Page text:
It was not the most ideal start for Lame, as he was struck with an early injury.

“I almost even came back in December (2021),” Lame said. “Four games through my season there, I fractured my ankle.” 

Being told at first that it could have possibly been a sprained ankle rather than a break, Lame decided to ride through the pain and hope that his ankle eventually got better. Unfortunately, the doctor’s optimism wasn’t accurate.

“I went back (to California) and saw a doctor and he said, ‘there’s a hairline fracture in your foot,’” Lame said. 

Now, back in the United States with his focus on the rehabilitation of his injured ankle, Lame was presented with the realization that his soccer playing days could be finished.

“It was tough because…in soccer, 21 is considered an old age. If you’re not where you want to be at 21 or 22, then you’re as good as done,” Lame said. 

However, Lame did not want his experience in Spain to be the last time he played competitive soccer, so he got back to training.

“I got healed and started kicking a ball again. I was like, ‘Well, I’ll give it one more shot, because it doesn’t hurt to try,’” Lame said.

His ankle held up, and Lame’s motivation was back to where it needed to be to put him in the best position to play division-one soccer at Oregon State.

Alongside consistent training, Lame spent his time working as a student manager for the men’s soccer team during the Fall of 2022. During this time, Lame was heavily involved with the men’s soccer team, ensuring equipment and uniforms were organized and maintained, working with assistant coaches to make sure the drills were running correctly, which gave him opportunities to pick up on the team’s schematics throughout the process.

“Usually with there being a heavy international influence, a lot of kids decide to go home and opt-out for the winter season,” Lame said. “On rare occasions when people would want to do extra training or play small-sided on weekends when they’re not playing, I would reach out to them (Oregon State) and be like, ‘Hey, can I join and be an extra number?’” 

Lame was able to participate with the team during drills for the winter season making a name for himself around the coaching office. He was presented with a two-week trial period in which he would do everything with the team, including lifts, practices, and scrimmages.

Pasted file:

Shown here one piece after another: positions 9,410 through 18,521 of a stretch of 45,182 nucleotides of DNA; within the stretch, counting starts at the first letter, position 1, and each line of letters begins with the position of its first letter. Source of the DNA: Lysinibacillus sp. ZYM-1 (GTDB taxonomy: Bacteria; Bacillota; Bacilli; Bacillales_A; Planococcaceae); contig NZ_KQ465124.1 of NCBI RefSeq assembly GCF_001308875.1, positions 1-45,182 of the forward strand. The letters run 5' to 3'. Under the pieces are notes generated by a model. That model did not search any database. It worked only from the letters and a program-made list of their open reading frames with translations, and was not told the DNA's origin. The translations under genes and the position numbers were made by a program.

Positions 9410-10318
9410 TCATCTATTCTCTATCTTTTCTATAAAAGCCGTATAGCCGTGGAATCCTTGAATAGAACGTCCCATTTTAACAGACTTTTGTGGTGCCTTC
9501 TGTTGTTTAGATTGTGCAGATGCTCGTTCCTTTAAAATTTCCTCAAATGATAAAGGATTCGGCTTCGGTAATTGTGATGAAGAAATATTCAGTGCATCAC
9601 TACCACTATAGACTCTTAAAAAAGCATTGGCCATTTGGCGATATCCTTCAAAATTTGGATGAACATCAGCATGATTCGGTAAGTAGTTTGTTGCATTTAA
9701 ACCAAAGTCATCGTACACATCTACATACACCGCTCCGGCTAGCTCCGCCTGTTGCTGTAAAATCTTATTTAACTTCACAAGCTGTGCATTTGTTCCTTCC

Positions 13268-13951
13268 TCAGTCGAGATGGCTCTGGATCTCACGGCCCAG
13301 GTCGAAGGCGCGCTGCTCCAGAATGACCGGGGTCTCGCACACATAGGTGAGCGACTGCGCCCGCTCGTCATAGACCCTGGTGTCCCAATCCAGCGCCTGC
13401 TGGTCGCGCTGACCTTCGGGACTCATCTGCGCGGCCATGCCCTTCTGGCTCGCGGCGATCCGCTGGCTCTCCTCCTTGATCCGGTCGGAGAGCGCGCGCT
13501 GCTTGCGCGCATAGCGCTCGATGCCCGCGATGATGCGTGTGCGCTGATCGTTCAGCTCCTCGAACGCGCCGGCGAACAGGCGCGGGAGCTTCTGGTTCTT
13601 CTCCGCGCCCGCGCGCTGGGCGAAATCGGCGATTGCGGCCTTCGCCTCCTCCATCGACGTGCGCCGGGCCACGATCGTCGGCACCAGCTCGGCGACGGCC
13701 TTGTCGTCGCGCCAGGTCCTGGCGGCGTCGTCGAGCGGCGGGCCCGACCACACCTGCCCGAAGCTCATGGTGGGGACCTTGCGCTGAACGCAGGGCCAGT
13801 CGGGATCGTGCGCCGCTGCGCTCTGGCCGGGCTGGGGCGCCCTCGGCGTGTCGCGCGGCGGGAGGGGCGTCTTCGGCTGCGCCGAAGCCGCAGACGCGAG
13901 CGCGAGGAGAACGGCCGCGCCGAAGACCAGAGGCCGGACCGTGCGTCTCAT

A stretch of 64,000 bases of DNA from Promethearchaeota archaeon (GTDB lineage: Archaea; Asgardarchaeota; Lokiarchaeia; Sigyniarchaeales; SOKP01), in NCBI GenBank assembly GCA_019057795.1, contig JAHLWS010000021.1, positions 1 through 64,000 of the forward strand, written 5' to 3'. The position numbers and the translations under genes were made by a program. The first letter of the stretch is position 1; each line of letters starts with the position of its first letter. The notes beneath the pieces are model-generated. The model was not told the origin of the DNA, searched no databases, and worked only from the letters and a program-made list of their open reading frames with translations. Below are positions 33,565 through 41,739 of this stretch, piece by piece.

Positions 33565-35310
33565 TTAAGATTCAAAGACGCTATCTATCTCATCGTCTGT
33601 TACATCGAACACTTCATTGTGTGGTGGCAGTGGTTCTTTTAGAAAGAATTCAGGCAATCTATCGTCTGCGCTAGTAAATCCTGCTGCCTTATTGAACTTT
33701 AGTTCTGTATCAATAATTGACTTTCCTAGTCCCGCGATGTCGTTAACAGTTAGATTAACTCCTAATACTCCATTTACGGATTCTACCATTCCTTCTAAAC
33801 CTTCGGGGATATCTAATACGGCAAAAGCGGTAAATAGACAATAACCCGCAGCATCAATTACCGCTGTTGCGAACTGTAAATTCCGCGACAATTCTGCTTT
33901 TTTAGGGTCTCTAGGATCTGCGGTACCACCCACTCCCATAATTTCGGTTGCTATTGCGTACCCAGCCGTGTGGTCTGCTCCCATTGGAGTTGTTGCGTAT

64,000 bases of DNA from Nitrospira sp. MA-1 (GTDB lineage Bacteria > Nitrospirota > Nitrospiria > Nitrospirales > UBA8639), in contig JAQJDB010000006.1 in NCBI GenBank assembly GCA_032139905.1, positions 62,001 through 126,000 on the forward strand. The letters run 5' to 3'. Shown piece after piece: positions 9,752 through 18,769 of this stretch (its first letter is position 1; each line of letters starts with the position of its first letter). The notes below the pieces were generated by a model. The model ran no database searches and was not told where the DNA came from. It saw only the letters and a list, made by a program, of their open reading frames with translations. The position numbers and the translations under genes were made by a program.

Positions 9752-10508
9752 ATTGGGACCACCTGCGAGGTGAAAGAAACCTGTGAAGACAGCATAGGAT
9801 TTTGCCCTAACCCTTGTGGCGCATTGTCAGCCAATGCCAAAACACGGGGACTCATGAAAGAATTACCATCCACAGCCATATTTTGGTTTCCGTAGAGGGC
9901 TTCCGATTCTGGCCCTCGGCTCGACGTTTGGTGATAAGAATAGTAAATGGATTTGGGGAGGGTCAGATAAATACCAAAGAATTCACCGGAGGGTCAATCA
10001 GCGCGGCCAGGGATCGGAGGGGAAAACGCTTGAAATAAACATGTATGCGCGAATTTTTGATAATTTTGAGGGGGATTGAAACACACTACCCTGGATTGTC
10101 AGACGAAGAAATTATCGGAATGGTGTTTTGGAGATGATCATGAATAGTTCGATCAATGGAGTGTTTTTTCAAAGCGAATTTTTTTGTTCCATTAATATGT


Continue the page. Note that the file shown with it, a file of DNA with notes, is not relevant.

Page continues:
“The two-week period came, I was locked in. I wanted to do well,” Lame said. “I finally got my shot, I was like, ‘this is probably the last shot I have and if I don’t make it, then I graduate and move on with life.’” 

His hard work paid off and he was rewarded with a full-time winter roster position leading into another full-time spring roster finalization.

“It’s definitely nice being on the other side, but I am really happy to have worked with the group I did work with,” Lame said, speaking about his time as a student manager.

He has earned the respect of his peers and teammates through the short time that he has been with the team, including team captain Javier Armas.

“You can tell that he (Lame) cares about being here,” Armas said. “He is a good player and brings a good attitude to practice every day.”

Lame enters his first full term on the team, and conversations with current head coach Greg Dalby have led to offers of returning full-time next fall during the main season.

His goal for this next year is to contribute and to win as a team.

“I think a win for me would be to get some minutes in PAC-12 play,” Lame said. “But if that wasn’t the case, I think a win for me would be being PAC-12 champion. I know everyone in our locker room wants to win, so even a college cup, I think that’s like the cherry on top. Being able to make that trip to the final four for soccer would be insane.” 

Overcoming adversity and rehabbing from an ankle injury for the past year never detoured him from chasing his goal, no matter how hard it may have gotten.

“I wanted this to happen before senior year, but I had to deal with the cards I was dealt,” Lame said. 

On April 8, Lame’s name was called by the coaching staff with around 20 minutes left in the match to enter the game.

“I remember just being on the sideline, like, ‘This is gonna happen. I worked very hard for this and now I get my chance,’” Lame said. “It was a nice feeling to get (my) first game, first appearance, and first win. I think it comes with sacrifices and failures.”

Senior Luke Ness, one of Lame’s five roommates, attended the Beavers’ first Spring match against Varsity FC, staying the entirety of the match, not wanting to miss the potential moment of Lame achieving his childhood dream.

“I think it was cool, it was something he was always talking about doing,” said Ness. “He proved a lot of people wrong. He went all the way to Spain to play soccer and came back never giving up on what he wanted to do, not a lot of people can say that.”

Although the future is uncertain, Lame has had to think about his future in life and what he wants to accomplish outside of soccer.

“My main goal after soccer, once I hang up the boots, would be to work in the sports business world … maybe event management or retail sales management, all of that,” Lame said. “Whatever I can do in sports, I think that would be cool. Doesn’t need to just be soccer. I’m an avid sports fan. Obviously, growing up in L.A., one of the best sports cities in the world … if I got the chance to work back home, that’d be great.” 

At times he questioned if his body had enough left in the tank to make it to the division-one level, but Lame never gave up on his goal Lame shows how dreams can come to reality.